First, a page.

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Gathering HopewellRethinking Interregional Hopewellian “Interaction”

Gathering Hopewell: Rethinking Interregional Hopewellian “Interaction” Chapter 16 Rethinking Interregional Hopewellian “Interaction” Christopher Carr Fascination with Hopewellian peoples relates artifacts, styles, mortuary and other ceremo- considerably to their movement of raw materials nial practices, and ideas across the Eastern and, less frequently, finished artifacts over many Woodlands, have often been interpreted as man- hundreds of miles over North America. Conch ifestations of some unitary kind of phenomenon. shells from coastal Florida and along the Gulf Examples include a trade network, a mortuary of Mexico were brought as far north as Michi- cult, a shared religion, and a network of peer gan and New York (Seeman 1977a:appendix B), polities. These and other previous, singular and silver from Cobalt, Ontario, was taken as far interpretations of interregional Hopewell are south as Georgia and Mississippi (Spence and reviewed. An alternative, interpretive perspec- Fryer, Chapter 20). How did Hopewellian peo- tive is then offered, which sees interregional ples succeed in these translocations, and equally Hopewell as having been comprised instead tantalizing, who did so and why? of many distinct kinds of activities that led to This chapter introduces Part IV, which ad- varying geographic distributions of Hopewellian dresses such questions about the movement of features of the same or http://www.deepdyve.com/assets/images/DeepDyve-Logo-lg.png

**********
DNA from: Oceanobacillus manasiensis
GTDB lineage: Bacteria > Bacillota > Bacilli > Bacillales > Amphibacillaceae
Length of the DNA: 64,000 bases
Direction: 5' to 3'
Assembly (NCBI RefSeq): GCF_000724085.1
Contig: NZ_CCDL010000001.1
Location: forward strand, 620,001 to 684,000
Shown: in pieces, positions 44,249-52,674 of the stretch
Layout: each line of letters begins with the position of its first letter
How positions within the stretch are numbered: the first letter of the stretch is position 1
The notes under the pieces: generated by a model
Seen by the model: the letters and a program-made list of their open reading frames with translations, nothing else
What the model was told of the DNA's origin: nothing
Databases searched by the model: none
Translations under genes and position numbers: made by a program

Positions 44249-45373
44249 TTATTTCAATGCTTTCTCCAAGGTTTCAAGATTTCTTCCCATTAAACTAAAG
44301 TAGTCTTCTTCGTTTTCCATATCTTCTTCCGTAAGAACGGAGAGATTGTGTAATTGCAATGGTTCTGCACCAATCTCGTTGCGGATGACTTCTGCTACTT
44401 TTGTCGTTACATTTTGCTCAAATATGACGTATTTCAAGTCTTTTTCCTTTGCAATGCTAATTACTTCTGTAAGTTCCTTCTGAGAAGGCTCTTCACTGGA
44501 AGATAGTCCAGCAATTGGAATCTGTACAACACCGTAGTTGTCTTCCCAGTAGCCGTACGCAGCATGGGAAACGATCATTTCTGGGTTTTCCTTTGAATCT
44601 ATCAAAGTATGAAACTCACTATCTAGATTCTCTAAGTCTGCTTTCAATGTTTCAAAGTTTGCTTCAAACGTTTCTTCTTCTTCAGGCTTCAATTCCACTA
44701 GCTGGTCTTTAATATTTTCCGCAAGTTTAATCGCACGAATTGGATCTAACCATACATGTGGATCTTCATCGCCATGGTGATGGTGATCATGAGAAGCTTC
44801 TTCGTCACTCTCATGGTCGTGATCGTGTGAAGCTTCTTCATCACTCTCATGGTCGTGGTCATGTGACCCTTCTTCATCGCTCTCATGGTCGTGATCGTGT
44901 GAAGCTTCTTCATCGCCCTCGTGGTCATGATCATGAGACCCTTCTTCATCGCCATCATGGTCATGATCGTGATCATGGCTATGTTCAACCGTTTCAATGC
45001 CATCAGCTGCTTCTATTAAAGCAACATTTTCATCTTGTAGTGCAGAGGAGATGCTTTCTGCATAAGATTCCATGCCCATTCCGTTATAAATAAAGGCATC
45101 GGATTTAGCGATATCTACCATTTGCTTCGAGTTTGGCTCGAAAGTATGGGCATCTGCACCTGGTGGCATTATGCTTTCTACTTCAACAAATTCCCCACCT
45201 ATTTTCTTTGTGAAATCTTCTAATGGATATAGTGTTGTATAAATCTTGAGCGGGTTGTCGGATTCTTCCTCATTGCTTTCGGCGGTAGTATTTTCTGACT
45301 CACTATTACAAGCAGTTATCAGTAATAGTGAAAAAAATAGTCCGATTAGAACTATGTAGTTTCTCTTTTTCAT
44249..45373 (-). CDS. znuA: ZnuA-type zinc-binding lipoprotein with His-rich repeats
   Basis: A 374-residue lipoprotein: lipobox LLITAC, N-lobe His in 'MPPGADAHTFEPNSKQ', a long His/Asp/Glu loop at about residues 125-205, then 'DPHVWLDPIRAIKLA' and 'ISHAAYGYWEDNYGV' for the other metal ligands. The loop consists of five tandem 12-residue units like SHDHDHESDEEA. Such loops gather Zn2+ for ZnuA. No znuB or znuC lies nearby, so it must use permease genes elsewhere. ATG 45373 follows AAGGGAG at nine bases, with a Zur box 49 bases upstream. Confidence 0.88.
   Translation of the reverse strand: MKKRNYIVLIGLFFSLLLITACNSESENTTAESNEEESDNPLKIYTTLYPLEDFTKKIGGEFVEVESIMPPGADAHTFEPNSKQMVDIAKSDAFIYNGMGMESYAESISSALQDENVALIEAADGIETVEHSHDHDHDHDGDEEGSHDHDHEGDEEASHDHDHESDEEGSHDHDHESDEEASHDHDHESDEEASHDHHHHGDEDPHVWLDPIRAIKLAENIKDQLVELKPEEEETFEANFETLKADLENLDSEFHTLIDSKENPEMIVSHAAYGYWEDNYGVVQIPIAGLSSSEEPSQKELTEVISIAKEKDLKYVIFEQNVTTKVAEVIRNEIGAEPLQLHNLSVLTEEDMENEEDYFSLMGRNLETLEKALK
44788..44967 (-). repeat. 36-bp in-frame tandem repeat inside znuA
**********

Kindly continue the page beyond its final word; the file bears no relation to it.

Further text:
Gathering HopewellRethinking Interregional Hopewellian “Interaction”

Editors: Carr, Christopher; Case, D. Troy
Gathering Hopewell — Jan 1, 2005

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Publisher
Springer US
Copyright
© Kluwer Academic/Plenum Publishers, New York 2005
ISBN
978-0-306-48478-0
Pages
575 –623
DOI
10.1007/0-387-27327-1_16
Publisher site
See Chapter on Publisher Site

Abstract

Chapter 16 Rethinking Interregional Hopewellian “Interaction” Christopher Carr Fascination with Hopewellian peoples relates artifacts, styles, mortuary and other ceremo- considerably to their movement of raw materials nial practices, and ideas across the Eastern and, less frequently, finished artifacts over many Woodlands, have often been interpreted as man- hundreds of miles over North America. Conch ifestations of some unitary kind of phenomenon. shells from coastal Florida and along the Gulf Examples include a trade network, a mortuary of Mexico were brought as far north as Michi- cult, a shared religion, and a network of peer gan and New York (Seeman 1977a:appendix B), polities. These and other previous, singular and silver from Cobalt, Ontario, was taken as far interpretations of interregional Hopewell are south as Georgia and Mississippi (Spence and reviewed. An alternative, interpretive perspec- Fryer, Chapter 20). How did Hopewellian peo- tive is then offered, which sees interregional ples succeed in these translocations, and equally Hopewell as having been comprised instead tantalizing, who did so and why? of many distinct kinds of activities that led to This chapter introduces Part IV, which ad- varying geographic distributions of Hopewellian dresses such questions about the movement of features of the same or

Published: Jan 1, 2005

Keywords: Habitation Site; Interaction Sphere; Regional Tradition; Middle Woodland; Conch Shell

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